Georgia’s Skills Gap Affects Wages, Economic Growth

This week’s Courier Herald column:

There’s a lot of wisdom behind the old saying “he couldn’t see the forest for the trees.”  Sometimes we get so focused on what is right in front of us that we can’t see the bigger picture, no matter how obvious it is.

This phrase can also help us understand the divide between politics and policy.  Politics has become an exercise in winning an infinitely long argument, that seems to have had no beginning and has no end in sight.  At times it appears some can’t see the tree for the branch in front of them, while some can only see the single leaf they’re arguing over.

Modern politics requires getting voters’ attention laser focused on one issue that they will feel passionate about.  Elections often become referendums on one soundbite, one incident, or one slogan.

In the broad landscape of public policy, all of the slogans and soundbites are interconnected.  For every action, there are additional reactions, like ripples from a skipping stone across the water.

Having worked predominately on the policy side of this equation for the past few years, I have both great respect and deepest sympathy for those tasked with navigating public policy through the political process.  And it is with this long preamble that I would like to call attention to the work being done at the Metro Atlanta Chamber in the policy forest of workforce development.

There are a lot of trees in this forest:  Primary (K-12) education, Technical Colleges, the University System of Georgia, student loan debt, living wages, unemployment, and Georgia’s ability to recruit and retain employers are just some of the issues that we fight over myopically.  The Metro Atlanta Chamber has spent years defining Georgia’s workforce – both the skills our residents have and lack, those that employers want and aren’t as excited about – to analyze what they then define as our “skills gap”. 

The results are fascinating to anyone willing to move beyond bumper sticker phraseology and wonk out on data, even if only at the top level of analysis.

We know the jobs that employers have the largest number of entry-level jobs.  They are registered nurses, truck drivers, software/computer occupations, sales, and management.  These combined represent a broad cross section of specialized skills.

We know the top degree and certificate programs producing graduates ready for the workforce.  They are in healthcare, business, education, computer and information sciences, and liberal arts.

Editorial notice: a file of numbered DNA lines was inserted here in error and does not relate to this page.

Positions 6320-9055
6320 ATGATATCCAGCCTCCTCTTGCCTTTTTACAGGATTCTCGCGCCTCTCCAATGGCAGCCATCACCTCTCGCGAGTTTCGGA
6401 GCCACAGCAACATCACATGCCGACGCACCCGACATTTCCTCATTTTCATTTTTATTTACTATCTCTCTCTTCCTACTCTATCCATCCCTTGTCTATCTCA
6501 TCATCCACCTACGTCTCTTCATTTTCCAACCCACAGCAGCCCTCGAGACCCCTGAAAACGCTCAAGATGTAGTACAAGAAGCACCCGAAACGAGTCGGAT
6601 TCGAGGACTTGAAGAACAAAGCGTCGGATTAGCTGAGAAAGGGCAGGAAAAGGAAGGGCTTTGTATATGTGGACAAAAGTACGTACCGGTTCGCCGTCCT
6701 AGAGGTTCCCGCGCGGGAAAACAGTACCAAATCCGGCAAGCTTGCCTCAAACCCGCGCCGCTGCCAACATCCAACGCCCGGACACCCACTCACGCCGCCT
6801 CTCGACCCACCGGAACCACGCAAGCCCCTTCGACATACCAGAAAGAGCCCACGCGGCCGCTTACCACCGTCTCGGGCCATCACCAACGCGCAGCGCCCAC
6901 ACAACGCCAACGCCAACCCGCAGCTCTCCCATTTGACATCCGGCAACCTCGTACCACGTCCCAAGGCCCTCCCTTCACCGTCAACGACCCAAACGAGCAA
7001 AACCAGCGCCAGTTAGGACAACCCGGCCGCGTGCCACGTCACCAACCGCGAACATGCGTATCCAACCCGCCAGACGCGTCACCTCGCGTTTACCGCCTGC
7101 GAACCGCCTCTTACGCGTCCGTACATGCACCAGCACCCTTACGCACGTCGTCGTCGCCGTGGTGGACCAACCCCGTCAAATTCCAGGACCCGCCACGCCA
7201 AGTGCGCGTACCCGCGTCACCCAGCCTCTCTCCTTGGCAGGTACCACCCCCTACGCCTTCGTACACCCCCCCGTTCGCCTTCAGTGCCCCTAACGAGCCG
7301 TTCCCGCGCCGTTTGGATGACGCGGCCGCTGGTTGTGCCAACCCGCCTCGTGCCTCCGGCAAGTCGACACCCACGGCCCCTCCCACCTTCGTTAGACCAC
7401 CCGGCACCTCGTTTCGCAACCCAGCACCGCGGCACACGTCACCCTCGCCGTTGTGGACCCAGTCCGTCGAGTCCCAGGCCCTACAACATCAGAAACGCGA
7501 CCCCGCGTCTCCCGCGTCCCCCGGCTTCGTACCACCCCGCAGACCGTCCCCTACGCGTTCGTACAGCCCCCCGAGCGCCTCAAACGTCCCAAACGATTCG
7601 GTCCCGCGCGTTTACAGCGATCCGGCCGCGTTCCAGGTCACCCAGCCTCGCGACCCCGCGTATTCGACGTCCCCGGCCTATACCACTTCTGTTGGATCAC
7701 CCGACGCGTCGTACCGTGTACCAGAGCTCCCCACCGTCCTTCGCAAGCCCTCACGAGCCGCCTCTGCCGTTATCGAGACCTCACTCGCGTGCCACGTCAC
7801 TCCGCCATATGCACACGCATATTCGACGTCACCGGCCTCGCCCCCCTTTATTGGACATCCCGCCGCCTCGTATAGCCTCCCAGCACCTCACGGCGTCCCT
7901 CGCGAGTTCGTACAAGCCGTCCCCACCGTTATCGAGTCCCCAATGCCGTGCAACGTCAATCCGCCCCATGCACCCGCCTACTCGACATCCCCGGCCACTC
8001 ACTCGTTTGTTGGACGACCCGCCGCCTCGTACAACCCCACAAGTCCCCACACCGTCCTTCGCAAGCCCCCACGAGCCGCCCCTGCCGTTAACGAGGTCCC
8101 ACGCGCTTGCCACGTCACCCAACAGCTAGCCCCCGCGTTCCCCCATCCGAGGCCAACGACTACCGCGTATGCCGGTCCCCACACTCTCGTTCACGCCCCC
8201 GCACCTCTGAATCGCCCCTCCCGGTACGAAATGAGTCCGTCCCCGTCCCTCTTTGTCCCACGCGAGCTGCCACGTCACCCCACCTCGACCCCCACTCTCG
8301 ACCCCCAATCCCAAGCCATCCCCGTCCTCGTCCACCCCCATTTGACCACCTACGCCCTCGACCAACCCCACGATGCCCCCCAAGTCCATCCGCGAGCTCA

Combining numbers on each, however, reveals that Georgia is failing to produce enough graduates to meet demand in some areas, while our system is producing significantly more graduates to meet demand in others.  Georgia significantly undersupplies the demand for business, management, and marketing, and has large gaps in the core demand for Precision Production, Transportation, and Construction.  Georgia oversupplies the entire demand for Personal and Culinary Services, as well as Family and Consumer Sciences.

Not surprisingly, the supply and demand of available skills translate into wage levels, both initially and five years after graduation.  While most degree and certificate programs lead to salaries at or above living wages, both Personal and Culinary Services and Family and Consumer Sciences average out below the level of a living wage in Georgia after five years of experience.

Georgia spends more than half of its budget on our education system.  We then spend billions more on a variety of programs that provide various safety nets, which go disproportionately to those at or below Georgia’s living wage. 

For politicians that want to see how each of these programs are providing a return on Georgia’s investment, as well as to tailor outcomes to the skills that make Georgians not only employable but in growing, high wage occupations, the Metro Atlanta Chamber’s skills gap analysis should be required reading.

The various issues may still need to be solved tree by tree.  Understanding how each of these issues are connected and interdependent would help Georgia’s economy remain a healthy forest.

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